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Science & Hi Tech: New receiver board gets all the right signals

Posted on 13.03.2007 - 10:00 EDT in SCIENCE & TECH NEWS by Rons_ROV_Links

New receiver board gets all the right signalsResearches at the University of New South Wales (UNSW) have developed the first Australian receiver that can pick up both the L1 and L2C GPS frequencies, as well as the signal from the first prototype Galileo satellite.

"We are the first people in Australia to design hardware and software that will pick up the Galileo signal," explains Associate Professor Andrew Dempster, Director of Research in the School of Surveying and Spatial Information Systems.

"In addition to that our board also allows us to pick up both the L1 and L2C GPS signals. Developing technology that picks up all three signals will enable researchers to make satellite navigation more accurate - rather than metre-level accuracy, this will mean centimetre-level accuracy should be available in inexpensive receivers."

The board has an analogue component, tuned to the "old" GPS L1 frequency, which was used to receive the Galileo signal. Extra circuitry allowed the same front end to receive the L2C frequency. What makes the receiver different is its use of a Field Programmable Gate Array (FPGA) that can be reprogrammed to allow the board to process the L1, L2 and Galileo signals. It is this chip that makes the board so unique and effective.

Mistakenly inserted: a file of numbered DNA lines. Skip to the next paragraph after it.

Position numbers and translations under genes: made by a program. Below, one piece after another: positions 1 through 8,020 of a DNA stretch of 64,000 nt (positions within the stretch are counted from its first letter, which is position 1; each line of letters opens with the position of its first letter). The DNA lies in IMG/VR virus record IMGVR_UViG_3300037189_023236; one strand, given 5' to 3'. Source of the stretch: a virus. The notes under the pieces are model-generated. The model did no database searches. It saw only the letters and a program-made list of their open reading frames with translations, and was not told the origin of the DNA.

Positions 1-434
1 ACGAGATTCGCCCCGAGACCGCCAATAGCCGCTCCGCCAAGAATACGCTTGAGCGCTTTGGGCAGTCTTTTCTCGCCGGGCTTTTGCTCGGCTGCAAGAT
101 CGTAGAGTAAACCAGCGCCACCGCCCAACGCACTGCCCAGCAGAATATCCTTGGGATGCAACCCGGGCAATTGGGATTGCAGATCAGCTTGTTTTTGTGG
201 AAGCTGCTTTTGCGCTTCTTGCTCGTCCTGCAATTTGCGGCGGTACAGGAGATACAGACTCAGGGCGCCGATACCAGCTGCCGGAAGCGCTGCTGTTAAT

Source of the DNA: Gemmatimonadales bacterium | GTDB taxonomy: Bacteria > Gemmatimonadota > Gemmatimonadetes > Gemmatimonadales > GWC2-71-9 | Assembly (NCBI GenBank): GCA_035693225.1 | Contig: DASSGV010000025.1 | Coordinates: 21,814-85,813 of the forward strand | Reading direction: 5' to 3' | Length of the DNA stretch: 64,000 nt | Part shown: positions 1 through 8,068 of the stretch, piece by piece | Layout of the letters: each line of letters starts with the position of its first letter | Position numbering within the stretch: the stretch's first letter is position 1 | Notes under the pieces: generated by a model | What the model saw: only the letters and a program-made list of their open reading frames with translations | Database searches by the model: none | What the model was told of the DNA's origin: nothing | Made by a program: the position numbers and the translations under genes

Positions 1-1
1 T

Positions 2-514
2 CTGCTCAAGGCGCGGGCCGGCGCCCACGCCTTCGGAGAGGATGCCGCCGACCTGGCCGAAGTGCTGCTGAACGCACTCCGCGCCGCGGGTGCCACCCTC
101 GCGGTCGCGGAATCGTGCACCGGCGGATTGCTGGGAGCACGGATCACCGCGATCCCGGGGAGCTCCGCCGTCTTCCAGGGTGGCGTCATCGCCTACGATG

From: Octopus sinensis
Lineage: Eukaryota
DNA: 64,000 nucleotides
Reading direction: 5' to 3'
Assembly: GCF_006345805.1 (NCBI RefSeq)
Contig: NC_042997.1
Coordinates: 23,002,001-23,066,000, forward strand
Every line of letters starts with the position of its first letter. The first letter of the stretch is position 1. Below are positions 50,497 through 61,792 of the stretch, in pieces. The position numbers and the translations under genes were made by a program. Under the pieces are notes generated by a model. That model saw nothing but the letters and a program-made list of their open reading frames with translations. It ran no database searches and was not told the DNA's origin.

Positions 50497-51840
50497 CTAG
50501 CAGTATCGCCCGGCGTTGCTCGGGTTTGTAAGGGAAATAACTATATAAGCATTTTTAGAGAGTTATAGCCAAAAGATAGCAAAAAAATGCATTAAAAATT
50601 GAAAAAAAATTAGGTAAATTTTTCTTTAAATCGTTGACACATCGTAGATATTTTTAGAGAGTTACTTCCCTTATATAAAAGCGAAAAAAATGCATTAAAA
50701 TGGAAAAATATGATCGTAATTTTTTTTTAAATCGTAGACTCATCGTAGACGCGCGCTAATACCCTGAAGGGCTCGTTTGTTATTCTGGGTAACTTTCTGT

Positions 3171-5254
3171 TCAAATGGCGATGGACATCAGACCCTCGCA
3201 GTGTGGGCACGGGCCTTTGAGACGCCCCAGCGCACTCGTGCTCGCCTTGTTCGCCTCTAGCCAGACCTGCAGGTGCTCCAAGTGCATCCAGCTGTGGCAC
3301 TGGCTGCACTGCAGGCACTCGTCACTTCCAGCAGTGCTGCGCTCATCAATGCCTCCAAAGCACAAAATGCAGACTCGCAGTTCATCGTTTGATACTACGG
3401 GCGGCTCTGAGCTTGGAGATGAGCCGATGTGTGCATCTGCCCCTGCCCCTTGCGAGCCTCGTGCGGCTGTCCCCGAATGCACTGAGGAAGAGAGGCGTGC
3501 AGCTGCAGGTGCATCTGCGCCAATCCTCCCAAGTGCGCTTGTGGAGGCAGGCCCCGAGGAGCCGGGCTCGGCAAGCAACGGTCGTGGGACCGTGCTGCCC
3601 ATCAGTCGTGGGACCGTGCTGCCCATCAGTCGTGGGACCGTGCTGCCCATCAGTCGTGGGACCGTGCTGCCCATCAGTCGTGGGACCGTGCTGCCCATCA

"For us this is research infrastructure. This board is a platform on which we can conduct many kinds of satellite navigation research," Andrew explains.

The team have now started work on a version of the board that would have two front ends, enabling it to tune in to L1 and L2C at the same time. It will also have a USB port for data logging.

Among other applications, the research could lead to more efficient in-car GPS.

The board, the FPGA design and the on-board software have been made open source and are available on the Internet.

"We will sell the made up boards but if people want to make their own, well the information is there," Andrew says.

Source: University of New South Wales

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